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Once an ancient agricultural centre called Drepanon by the Elymians, and subsequently an important Phoenician port, Trapani is now one of the best spots in Sicily to get a good general idea of the island's development. One of the major economy branches was tuna fishing, and there are still a number of old fishing plants to be seen in the nearby San Giuliano, Isola di Formica, Scopello, Favignana, Bonagia and other quaint fishing villages. Tuna steaks remain a gastronomic specialty of the area - so beautifully fresh and prepared like nowhere else.
Another historically important industrial activity for Trapani and the surrounding territory is salt production. The town's Museum of Salt has knowledgeable guides who provide a different perspective on the region's history.
The new international airport, as well as vicinity of the breath-taking beach San Vito Lo Capo and the stunning Egadi Islands make Trapani the best choice for the exploration of this unique area. A very popular option for an unforgettable day trip is a round-trip by cable car to the picturesque old hill town Erice and its castle, hidden in the Mount Erice.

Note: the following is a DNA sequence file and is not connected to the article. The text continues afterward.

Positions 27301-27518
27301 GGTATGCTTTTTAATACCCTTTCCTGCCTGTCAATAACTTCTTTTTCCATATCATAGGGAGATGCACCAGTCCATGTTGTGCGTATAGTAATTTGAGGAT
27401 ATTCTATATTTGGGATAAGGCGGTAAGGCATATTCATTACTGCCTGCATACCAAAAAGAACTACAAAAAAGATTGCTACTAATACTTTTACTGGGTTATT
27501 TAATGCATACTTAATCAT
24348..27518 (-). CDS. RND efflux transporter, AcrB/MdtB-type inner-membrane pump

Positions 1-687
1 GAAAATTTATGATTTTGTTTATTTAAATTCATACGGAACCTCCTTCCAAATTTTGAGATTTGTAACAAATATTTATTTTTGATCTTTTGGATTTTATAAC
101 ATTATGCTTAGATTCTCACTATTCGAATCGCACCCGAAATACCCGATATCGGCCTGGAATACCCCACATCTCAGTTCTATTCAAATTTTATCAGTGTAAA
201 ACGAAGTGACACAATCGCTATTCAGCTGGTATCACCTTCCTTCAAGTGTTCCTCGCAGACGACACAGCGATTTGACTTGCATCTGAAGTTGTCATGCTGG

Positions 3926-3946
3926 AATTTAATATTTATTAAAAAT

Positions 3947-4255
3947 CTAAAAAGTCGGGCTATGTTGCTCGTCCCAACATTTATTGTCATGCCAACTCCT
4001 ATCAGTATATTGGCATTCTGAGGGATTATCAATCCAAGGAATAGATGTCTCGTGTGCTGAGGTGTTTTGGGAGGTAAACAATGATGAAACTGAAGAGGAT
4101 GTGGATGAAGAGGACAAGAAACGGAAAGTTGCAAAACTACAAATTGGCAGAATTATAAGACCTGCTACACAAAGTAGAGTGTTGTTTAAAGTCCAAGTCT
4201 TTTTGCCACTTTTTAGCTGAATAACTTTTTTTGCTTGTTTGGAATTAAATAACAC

Sicily's very first preserve Riserva Naturale Saline Di Trapani E Paceco is also within easy reach of Trapani and promises an interesting expedition if you want to hike and see windmills, a highly untypical sight for the Mediterranean. Trapani's Cantina Florio has to be put on the map for local wine tasting experience, with famous Marsala as the most prominent wine of the area.
Are you looking for the best campsites and villages?
Try looking at these tips to find the camping that best suits your outdoor holiday needs.